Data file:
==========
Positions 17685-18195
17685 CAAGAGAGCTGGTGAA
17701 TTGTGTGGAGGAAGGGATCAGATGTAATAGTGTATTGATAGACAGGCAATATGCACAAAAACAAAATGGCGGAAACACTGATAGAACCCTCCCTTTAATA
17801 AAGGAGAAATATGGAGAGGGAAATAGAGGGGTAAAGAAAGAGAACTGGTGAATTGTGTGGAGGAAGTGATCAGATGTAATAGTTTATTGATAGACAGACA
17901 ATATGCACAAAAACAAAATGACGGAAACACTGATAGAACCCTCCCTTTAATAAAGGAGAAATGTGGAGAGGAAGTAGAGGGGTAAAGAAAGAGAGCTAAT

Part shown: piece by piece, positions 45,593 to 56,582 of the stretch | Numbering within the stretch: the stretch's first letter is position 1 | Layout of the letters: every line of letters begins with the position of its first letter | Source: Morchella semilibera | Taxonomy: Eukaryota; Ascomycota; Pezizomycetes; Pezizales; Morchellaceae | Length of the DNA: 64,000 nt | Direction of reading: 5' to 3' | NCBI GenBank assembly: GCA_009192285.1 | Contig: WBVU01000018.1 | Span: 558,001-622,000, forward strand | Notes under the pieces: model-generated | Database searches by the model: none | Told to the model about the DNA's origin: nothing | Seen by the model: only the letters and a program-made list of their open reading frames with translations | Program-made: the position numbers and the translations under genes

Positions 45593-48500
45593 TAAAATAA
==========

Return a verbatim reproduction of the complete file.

Positions 17685-18195
17685 CAAGAGAGCTGGTGAA
17701 TTGTGTGGAGGAAGGGATCAGATGTAATAGTGTATTGATAGACAGGCAATATGCACAAAAACAAAATGGCGGAAACACTGATAGAACCCTCCCTTTAATA
17801 AAGGAGAAATATGGAGAGGGAAATAGAGGGGTAAAGAAAGAGAACTGGTGAATTGTGTGGAGGAAGTGATCAGATGTAATAGTTTATTGATAGACAGACA
17901 ATATGCACAAAAACAAAATGACGGAAACACTGATAGAACCCTCCCTTTAATAAAGGAGAAATGTGGAGAGGAAGTAGAGGGGTAAAGAAAGAGAGCTAAT

Part shown: piece by piece, positions 45,593 to 56,582 of the stretch | Numbering within the stretch: the stretch's first letter is position 1 | Layout of the letters: every line of letters begins with the position of its first letter | Source: Morchella semilibera | Taxonomy: Eukaryota; Ascomycota; Pezizomycetes; Pezizales; Morchellaceae | Length of the DNA: 64,000 nt | Direction of reading: 5' to 3' | NCBI GenBank assembly: GCA_009192285.1 | Contig: WBVU01000018.1 | Span: 558,001-622,000, forward strand | Notes under the pieces: model-generated | Database searches by the model: none | Told to the model about the DNA's origin: nothing | Seen by the model: only the letters and a program-made list of their open reading frames with translations | Program-made: the position numbers and the translations under genes

Positions 45593-48500
45593 TAAAATAA